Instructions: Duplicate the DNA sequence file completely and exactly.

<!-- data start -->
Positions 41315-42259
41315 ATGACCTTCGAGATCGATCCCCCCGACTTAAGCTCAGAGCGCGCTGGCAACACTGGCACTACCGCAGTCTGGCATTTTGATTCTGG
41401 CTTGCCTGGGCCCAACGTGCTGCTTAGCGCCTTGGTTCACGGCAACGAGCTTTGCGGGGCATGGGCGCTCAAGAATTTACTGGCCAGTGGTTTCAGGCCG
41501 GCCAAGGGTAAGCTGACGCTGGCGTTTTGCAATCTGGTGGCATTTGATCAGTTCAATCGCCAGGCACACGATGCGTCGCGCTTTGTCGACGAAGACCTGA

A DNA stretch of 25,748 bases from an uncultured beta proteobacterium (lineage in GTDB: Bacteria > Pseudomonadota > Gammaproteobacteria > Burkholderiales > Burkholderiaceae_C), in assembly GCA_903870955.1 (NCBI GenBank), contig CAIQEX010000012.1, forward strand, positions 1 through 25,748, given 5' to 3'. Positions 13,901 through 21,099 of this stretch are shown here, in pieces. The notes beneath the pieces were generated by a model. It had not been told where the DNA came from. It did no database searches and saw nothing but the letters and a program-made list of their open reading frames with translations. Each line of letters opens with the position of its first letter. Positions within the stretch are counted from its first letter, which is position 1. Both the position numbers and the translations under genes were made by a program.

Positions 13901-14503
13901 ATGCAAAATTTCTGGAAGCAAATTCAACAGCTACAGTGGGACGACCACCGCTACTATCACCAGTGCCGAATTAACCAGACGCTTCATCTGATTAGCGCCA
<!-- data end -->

Positions 41315-42259
41315 ATGACCTTCGAGATCGATCCCCCCGACTTAAGCTCAGAGCGCGCTGGCAACACTGGCACTACCGCAGTCTGGCATTTTGATTCTGG
41401 CTTGCCTGGGCCCAACGTGCTGCTTAGCGCCTTGGTTCACGGCAACGAGCTTTGCGGGGCATGGGCGCTCAAGAATTTACTGGCCAGTGGTTTCAGGCCG
41501 GCCAAGGGTAAGCTGACGCTGGCGTTTTGCAATCTGGTGGCATTTGATCAGTTCAATCGCCAGGCACACGATGCGTCGCGCTTTGTCGACGAAGACCTGA

A DNA stretch of 25,748 bases from an uncultured beta proteobacterium (lineage in GTDB: Bacteria > Pseudomonadota > Gammaproteobacteria > Burkholderiales > Burkholderiaceae_C), in assembly GCA_903870955.1 (NCBI GenBank), contig CAIQEX010000012.1, forward strand, positions 1 through 25,748, given 5' to 3'. Positions 13,901 through 21,099 of this stretch are shown here, in pieces. The notes beneath the pieces were generated by a model. It had not been told where the DNA came from. It did no database searches and saw nothing but the letters and a program-made list of their open reading frames with translations. Each line of letters opens with the position of its first letter. Positions within the stretch are counted from its first letter, which is position 1. Both the position numbers and the translations under genes were made by a program.

Positions 13901-14503
13901 ATGCAAAATTTCTGGAAGCAAATTCAACAGCTACAGTGGGACGACCACCGCTACTATCACCAGTGCCGAATTAACCAGACGCTTCATCTGATTAGCGCCA